Summary. Merino ewes were treated with implants which released 300 μg oestradiol-17β per day or 5 mg progesterone per day, or both, for 9 months (Months 1–9), and after an 11-month intermission were treated again for 6 months (Months 20–26). Ewes were run with rams at Months 16, 28 and 40. Fertility was not affected by the first exposure period, but the second exposure to oestradiol reduced the fertility of ewes at both subsequent mating periods. Affected ewes returned to service more frequently (P < 0·01) and were less likely to conceive (P < 0·05). After mating, a normal population of spermatozoa was established in the caudal cervix, but transport through the cervix was impaired in affected ewes and there were fewer spermatozoa (P < 0·01) in the cranial cervix. In affected ewes, the spinnbarkeit of cervical mucus was reduced (P < 0·05), and the histological appearance of the cervix changed, looking like that of the uterus. Treatment with progesterone did not affect fertility, cervical mucus or sperm transport, but diminished the histological abnormalities produced by oestradiol (P < 0·05).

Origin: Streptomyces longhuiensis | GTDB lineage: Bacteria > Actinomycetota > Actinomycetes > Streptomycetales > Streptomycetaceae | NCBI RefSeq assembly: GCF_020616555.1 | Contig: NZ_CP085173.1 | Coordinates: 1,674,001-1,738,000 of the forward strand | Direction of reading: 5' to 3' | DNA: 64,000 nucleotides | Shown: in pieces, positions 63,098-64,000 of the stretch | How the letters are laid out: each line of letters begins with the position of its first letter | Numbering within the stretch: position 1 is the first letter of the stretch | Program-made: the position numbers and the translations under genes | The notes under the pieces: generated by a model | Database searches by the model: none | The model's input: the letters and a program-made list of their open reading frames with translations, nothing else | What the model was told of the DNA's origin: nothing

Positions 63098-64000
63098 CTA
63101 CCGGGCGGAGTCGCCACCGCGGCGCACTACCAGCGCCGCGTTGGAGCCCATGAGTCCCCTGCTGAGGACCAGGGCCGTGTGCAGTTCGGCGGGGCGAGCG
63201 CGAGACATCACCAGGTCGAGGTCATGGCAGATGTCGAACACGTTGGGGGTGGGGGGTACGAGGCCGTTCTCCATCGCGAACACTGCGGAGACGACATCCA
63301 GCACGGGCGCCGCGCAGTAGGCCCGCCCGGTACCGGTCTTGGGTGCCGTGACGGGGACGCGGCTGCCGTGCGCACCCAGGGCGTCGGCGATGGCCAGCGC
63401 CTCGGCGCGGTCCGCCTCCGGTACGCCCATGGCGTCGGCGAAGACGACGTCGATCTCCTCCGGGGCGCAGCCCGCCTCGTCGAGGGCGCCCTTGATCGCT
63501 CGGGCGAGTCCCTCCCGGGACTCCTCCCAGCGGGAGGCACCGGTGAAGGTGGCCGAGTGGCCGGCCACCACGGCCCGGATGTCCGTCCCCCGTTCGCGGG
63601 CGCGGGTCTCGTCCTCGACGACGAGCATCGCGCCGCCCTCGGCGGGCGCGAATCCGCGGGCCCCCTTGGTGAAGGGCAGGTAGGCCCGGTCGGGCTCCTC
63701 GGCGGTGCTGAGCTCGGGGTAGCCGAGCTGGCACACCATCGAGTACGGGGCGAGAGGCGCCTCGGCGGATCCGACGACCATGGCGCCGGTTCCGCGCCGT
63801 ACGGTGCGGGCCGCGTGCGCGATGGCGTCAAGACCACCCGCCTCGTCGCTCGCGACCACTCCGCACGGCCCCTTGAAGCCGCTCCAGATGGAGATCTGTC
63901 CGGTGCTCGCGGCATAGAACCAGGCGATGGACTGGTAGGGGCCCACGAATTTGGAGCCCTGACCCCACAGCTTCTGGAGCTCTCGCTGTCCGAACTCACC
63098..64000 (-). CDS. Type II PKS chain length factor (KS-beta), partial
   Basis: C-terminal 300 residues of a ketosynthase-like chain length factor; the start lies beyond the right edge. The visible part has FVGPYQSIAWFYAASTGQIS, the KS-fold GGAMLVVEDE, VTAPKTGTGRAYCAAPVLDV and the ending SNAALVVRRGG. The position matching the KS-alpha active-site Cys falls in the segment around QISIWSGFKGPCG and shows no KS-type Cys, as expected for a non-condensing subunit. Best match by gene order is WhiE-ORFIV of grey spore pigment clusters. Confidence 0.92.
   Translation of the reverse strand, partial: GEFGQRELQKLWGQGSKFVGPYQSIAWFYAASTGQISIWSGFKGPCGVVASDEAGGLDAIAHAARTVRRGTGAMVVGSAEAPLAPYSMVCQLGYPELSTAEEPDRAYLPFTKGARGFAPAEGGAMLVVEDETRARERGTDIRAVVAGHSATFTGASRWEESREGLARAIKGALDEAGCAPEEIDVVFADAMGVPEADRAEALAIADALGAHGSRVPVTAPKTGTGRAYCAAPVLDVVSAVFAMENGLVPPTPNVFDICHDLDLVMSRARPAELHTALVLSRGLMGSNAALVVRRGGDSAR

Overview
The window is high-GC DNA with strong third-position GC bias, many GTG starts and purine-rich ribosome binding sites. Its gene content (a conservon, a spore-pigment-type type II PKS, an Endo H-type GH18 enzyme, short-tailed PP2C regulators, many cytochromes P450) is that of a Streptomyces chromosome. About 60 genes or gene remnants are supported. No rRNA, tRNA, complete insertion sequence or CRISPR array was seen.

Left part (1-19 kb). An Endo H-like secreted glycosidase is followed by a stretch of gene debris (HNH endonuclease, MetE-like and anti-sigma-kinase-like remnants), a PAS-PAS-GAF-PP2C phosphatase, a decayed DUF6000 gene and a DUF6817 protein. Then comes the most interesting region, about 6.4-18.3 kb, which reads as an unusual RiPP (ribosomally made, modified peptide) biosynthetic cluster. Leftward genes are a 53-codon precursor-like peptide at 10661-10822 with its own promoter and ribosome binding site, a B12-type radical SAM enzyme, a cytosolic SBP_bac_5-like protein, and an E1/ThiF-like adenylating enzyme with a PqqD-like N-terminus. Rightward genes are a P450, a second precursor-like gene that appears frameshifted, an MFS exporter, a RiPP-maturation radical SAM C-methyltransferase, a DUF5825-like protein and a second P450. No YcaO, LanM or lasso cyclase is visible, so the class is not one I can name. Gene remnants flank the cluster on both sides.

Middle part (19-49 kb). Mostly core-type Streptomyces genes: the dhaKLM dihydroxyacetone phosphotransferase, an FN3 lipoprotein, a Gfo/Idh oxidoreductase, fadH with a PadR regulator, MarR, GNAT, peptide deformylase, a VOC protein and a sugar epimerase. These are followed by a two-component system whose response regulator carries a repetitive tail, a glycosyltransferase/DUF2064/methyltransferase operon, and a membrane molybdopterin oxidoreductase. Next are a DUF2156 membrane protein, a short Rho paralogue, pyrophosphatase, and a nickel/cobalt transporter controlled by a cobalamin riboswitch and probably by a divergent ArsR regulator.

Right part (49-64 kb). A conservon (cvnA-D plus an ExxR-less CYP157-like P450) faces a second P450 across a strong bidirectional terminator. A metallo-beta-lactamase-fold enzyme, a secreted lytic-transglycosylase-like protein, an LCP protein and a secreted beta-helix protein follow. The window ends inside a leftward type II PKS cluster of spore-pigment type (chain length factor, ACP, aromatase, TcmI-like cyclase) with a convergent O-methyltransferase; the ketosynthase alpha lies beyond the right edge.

These results show that oestradiol-17β given after puberty can cause the same kind of permanent sexual transdifferentiation that is produced by the oestrogenic isoflavones in ewes with clover disease. The results suggest that this change may require more than a single exposure to oestrogen.
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